Norman and Lyn Lear on Starting Their Environmental Activism ‘Before the Internet Age’

At the spry age of 98, Norman Lear just made Emmy history, breaking his own record as the award’s oldest winner ever. And when he’s not working on projects such as “Live in Front of a Studio Audience” on ABC, or a new animated version of “Good Times” for Netflix […]

At the spry age of 98, Norman Lear just made Emmy history, breaking his own record as the award’s oldest winner ever.

And when he’s not working on projects such as “Live in Front of a Studio Audience” on ABC, or a new animated version of “Good Times” for Netflix (which Variety exclusively reported earlier this week), Lear has been a longtime advocate for sustainability in Hollywood. During the second episode of Variety‘s Sustainability in Hollywood event presented by Toyota Mirai, the legend spoke with senior TV editor Michael Schneider with his wife, Lyn Lear, about how they got first got involved in the environmental movement, their involvement in politics and why climate change shouldn’t be politicized.

Lyn shared that women were at the forefront of starting the conversation on sustainability across the industry. The producer of 2014’s UN Climate Summit documentary, “What’s Possible,” Lyn brainstormed ideas with Alan Horn’s wife Cindy Horn on how they can make a difference for their children.

“We were having lunch and thinking about what the world is going to be like in 30 years when our kids were grown and this was around 1987, 1988, and we started investigating, as pregnant moms how we can be really involved in pregnancy and what you’re eating and all of that,” she said.

From their conversation, Norman suggested the idea of an awards show to educate writers, producers and directors on today’s environmental issues. This community luncheon quickly grew as an event, awarding the best film, documentary and television show.

Before the age of the internet, Lyn added that it was difficult for writers to do research on environmental issues. “We had the resources of the Sierra Club and Conservation International and these other organizations, so the writers would come to us and we would hook them up with the right people to learn about these issues,” she said. “But everybody was interested. Everybody started to see that these were important issues and the timing was really right.”

In 2000, the couple also toured around all 50 states with a copy of the Declaration of Independence. This experience, Norman added, inspired him to further advocate for democracy and continue creating stories that spotlight different social issues.

“The most amazing thing was to be in some small town in their city hall or wherever, the library, wherever the document was positioned, and there would be a line around the block,” he said. “Largely parents with their children, just to spend 10, 12, 14 seconds in looking at the document before they had to move off to let the guy behind them. But it was so lovely and solemn and it’s such a great family occasion.”

And the duo continues their contribution by producing films displaying the impact of climate change. Lyn, for instance, is collaborating with director Lucy Walker on a film titled “Bring Your Own Brigade,” on the aftermath of wildfires in California, Brazil and Australia.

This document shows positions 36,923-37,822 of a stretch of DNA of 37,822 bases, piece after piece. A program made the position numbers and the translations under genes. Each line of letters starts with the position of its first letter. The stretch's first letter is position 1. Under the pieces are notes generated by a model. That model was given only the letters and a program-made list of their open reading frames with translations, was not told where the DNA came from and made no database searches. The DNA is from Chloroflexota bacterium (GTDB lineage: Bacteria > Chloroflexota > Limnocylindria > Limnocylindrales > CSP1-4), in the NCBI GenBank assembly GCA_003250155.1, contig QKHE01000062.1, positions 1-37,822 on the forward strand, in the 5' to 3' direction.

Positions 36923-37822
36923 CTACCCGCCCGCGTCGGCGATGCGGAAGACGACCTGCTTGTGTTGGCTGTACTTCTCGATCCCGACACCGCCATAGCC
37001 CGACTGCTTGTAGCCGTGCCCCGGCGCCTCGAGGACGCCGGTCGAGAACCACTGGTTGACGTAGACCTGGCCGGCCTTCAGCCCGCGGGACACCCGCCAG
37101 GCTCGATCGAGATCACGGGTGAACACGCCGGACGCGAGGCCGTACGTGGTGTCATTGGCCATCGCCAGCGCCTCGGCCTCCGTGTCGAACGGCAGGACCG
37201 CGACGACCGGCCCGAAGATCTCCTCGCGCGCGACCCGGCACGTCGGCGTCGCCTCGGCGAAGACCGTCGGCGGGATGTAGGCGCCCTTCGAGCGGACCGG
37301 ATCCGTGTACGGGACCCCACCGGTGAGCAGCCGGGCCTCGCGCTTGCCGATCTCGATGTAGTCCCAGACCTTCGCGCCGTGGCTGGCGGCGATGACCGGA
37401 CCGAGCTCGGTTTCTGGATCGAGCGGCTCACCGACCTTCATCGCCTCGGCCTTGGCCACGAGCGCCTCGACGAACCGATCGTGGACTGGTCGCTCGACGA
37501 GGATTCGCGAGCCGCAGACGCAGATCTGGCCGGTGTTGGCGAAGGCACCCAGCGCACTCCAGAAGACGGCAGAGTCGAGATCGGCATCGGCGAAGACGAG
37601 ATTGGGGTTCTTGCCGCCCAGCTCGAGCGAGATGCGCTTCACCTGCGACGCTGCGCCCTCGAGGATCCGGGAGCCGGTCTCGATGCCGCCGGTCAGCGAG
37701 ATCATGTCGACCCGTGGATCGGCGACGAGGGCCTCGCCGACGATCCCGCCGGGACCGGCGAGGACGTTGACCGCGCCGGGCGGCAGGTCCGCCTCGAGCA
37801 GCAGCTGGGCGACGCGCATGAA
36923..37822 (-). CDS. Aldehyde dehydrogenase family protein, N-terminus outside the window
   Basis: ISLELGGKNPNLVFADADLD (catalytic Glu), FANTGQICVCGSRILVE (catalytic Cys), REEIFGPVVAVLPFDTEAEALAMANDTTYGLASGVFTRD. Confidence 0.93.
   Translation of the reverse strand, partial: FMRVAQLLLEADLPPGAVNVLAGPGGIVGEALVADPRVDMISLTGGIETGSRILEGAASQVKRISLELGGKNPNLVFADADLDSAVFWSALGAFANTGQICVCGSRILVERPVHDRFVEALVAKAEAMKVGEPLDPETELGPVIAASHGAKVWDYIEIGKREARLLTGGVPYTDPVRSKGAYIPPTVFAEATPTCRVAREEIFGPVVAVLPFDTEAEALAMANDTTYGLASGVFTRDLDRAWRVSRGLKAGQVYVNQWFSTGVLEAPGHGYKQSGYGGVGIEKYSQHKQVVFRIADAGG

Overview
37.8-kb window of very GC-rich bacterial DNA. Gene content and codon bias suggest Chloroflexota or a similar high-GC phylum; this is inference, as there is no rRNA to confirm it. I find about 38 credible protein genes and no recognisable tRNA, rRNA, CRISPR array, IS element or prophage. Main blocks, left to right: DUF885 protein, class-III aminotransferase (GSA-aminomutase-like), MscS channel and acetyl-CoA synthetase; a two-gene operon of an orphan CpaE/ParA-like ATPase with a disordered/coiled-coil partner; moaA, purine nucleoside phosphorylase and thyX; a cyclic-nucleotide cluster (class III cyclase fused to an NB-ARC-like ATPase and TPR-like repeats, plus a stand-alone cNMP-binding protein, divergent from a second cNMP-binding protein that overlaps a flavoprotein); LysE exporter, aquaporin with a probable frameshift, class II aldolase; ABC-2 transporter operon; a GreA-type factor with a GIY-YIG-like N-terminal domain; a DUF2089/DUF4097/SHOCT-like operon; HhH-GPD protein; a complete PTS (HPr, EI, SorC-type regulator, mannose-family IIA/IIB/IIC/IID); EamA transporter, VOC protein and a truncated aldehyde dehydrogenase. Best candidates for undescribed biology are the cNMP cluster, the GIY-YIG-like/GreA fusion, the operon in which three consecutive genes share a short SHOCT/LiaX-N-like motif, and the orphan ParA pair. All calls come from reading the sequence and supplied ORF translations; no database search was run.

“Now look where we are. When you walk outside, it was like a heat wave, like an oven hitting you in the face with 110 degree weather,” said Lyn on how climate change has become a pressing issue. “So it’s going to force us. I mean, we can’t make it political or keep it political for too much longer.”

The conversation with the Lears was followed by a sustainability in storytelling panel featuring Fisher Stevens, director of “Before the Flood;” Louie Louie Psihoyos, director-producer of “The Gamechangers” and “The Cove;” Carolyn Bernstein, executive vice president of global scripted content and documentary films at National Geographic; Bruce Miller, executive producer of “The Handmaid’s Tale”; and director-producer Alethea Arnaquq-Baril.

Arnaquq-Baril addressed the structural problems within sustainability movements, and their failure to address the values of indigenous communities. While highlighting environmental issues is important for filmmakers, she said it is crucial to include the voices of those who are directly impacted by climate change.

“A lot of actions — people when they do have their minds changed and want to take action, often end up taking the wrong actions that are really harmful to the people that are most affected,” she said. “So it’s important not only are we finding ways to get people’s attention, hold it, get the message across and get them to act. But the actions that they take have to be considered and, and perspectives from people that are actually affected are taken into account.”

Psihoyos echoed the significance of creating content that will lead to immediate, meaningful action. While filmmakers do not have control over the audience’s reaction, he is hopeful that today’s politically active youths will create change over time.

“I’ve seen this happen, but it takes about 10 years. These big environmental changes, scientific changes, and I’ll put plant based diet into, they take about 10 years to get hold of it,” he said. “And I think you’re going to see a huge shift because of the documentaries, because of the narrative films that are being done because of the people, the activist, the 10% pushing the masses towards that — that utopia that we want be and where the world’s just a slightly better place than we left it.”

Watch the full conversation below.

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